Sealioning Explained by The Last Psychiatrist and Louie
December 17, 2014 7:24 AM   Subscribe

When Was The Last Time You Got Your Ass Kicked? The viral Wondermark sealion strip confounds many by casting its villain as polite with ostensibly reasonable demands, but four years prior, Alone thoroughly explains the tenets summed up in the strip, and the mechanics of bullying in general, with some help from a scene from Louie.

From the article:
An observation about the middle class: they have it deep inside their psyche that though they are taught to make prejudicial judgments based on hearsay, they are not allowed to show that they made them. The middle class think they are lawyers.

That kid was up to no good. You knew it as he walked to Louie's table, even before he opened his mouth. You knew it. But Louie/we were constructed to act only on what happens, not what you think is happening. Since the kid was polite, Louie had to be polite back, even though the kid was obviously being a bully-- you're not allowed to respond to that. "Hey, I was just being friendly!" And prove he wasn't. The kid offers to shake Louie's hand, "Hi, I'm Sean," and Louie has to shake it because so far the kid is being polite. We relate things to our future cross examination: "isn't it true, sir, that sticks and stones can break your bones but names can never harm you?"
posted by deathmaven (149 comments total) 24 users marked this as a favorite
 
The embedded video doesn't work - it's 'private'.
posted by unixrat at 7:32 AM on December 17, 2014


Is TLP still actively writing/posting somewhere? I find their work fascinating.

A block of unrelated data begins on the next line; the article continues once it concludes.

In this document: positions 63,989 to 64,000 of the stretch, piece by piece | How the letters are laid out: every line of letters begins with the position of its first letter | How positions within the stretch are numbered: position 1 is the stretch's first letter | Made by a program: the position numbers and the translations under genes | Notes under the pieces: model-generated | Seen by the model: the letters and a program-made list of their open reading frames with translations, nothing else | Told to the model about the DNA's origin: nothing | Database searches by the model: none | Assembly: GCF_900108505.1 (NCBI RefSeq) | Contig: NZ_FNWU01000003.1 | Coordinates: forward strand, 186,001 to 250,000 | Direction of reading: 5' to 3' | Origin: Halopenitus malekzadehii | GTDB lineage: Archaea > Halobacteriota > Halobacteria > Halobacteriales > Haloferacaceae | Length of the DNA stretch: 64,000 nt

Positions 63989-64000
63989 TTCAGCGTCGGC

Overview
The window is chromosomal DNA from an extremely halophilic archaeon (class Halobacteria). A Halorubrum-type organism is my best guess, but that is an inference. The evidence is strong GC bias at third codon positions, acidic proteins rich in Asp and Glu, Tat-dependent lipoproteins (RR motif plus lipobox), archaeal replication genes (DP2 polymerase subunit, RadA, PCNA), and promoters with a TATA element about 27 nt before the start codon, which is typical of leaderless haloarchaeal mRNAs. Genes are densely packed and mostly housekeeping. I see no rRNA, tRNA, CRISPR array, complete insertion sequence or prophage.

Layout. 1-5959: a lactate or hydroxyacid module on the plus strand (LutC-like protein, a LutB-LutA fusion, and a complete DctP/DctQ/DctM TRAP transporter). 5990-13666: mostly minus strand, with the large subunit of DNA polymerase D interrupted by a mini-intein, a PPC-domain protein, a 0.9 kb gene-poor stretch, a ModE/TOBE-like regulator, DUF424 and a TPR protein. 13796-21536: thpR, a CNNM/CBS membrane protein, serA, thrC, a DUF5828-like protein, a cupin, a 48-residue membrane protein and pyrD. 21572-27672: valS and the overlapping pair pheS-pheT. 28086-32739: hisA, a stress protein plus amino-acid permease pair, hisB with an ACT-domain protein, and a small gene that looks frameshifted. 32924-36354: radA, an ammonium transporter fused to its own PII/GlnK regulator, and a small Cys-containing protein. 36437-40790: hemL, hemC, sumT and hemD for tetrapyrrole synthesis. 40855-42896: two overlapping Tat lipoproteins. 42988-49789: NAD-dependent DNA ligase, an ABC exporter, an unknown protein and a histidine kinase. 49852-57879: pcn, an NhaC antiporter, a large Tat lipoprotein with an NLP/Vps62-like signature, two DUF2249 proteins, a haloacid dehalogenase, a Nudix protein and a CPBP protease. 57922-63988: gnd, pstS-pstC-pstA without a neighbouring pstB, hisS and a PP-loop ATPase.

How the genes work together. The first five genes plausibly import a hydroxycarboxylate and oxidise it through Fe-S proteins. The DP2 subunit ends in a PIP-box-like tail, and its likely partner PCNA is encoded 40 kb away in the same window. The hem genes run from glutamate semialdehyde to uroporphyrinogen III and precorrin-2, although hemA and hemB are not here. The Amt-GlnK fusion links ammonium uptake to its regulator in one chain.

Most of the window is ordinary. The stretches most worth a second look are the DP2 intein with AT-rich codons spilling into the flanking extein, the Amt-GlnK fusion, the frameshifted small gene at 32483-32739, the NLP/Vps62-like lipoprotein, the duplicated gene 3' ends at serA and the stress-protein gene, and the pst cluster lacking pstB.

posted by sibboleth at 7:35 AM on December 17, 2014 [2 favorites]


The Last Psychiatrist makes my head hurt, and not in a 'it really makes you think' way, but in a 'You've obsessively over-analyzed your own personal neuroticisms, and then attempted to generalize them as something universally applicable.' way.
posted by leotrotsky at 7:40 AM on December 17, 2014 [42 favorites]


Any high school teacher could have told you that Louie would have avoided the whole situation (and the subsequent over-analysis) just keeping his mouth shut in the first place.
posted by Nevin at 7:42 AM on December 17, 2014 [2 favorites]


I find TLP fascinating too, and equally fascinating that a lot of people think the guy's often super off-base (if plausible-sounding to the layman)? I think it's here I've seen that complaint - if anyone wants to elaborate I'd be very interested.
posted by ominous_paws at 7:42 AM on December 17, 2014


No, we're not sexist, we're narcissists: it's not about you, it's about us....You think you can convince her you're tougher than you are, but you worry you can't fool another guy because he "knows" toughness.
When the narcissism breaks down along gender lines, isn't this a distinction without a difference?
Back to Louie. When that kid appeared at his table, everyone knew why he was there. So this is how the scene should have gone, though I'll admit it wouldn't have been theatric enough for TV: